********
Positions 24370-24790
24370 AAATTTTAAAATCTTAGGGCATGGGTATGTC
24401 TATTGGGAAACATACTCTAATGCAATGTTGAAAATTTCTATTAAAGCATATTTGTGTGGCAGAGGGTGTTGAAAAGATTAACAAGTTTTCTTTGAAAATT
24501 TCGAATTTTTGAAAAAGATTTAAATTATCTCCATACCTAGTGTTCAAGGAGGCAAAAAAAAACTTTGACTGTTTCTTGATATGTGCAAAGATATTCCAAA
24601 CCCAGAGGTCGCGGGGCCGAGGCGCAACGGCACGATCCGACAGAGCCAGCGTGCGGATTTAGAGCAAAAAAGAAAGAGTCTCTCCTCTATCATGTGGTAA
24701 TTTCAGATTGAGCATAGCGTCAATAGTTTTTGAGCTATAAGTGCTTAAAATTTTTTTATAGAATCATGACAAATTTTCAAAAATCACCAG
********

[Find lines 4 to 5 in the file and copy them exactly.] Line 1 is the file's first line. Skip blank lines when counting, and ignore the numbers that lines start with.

24501 TCGAATTTTTGAAAAAGATTTAAATTATCTCCATACCTAGTGTTCAAGGAGGCAAAAAAAAACTTTGACTGTTTCTTGATATGTGCAAAGATATTCCAAA
24601 CCCAGAGGTCGCGGGGCCGAGGCGCAACGGCACGATCCGACAGAGCCAGCGTGCGGATTTAGAGCAAAAAAGAAAGAGTCTCTCCTCTATCATGTGGTAA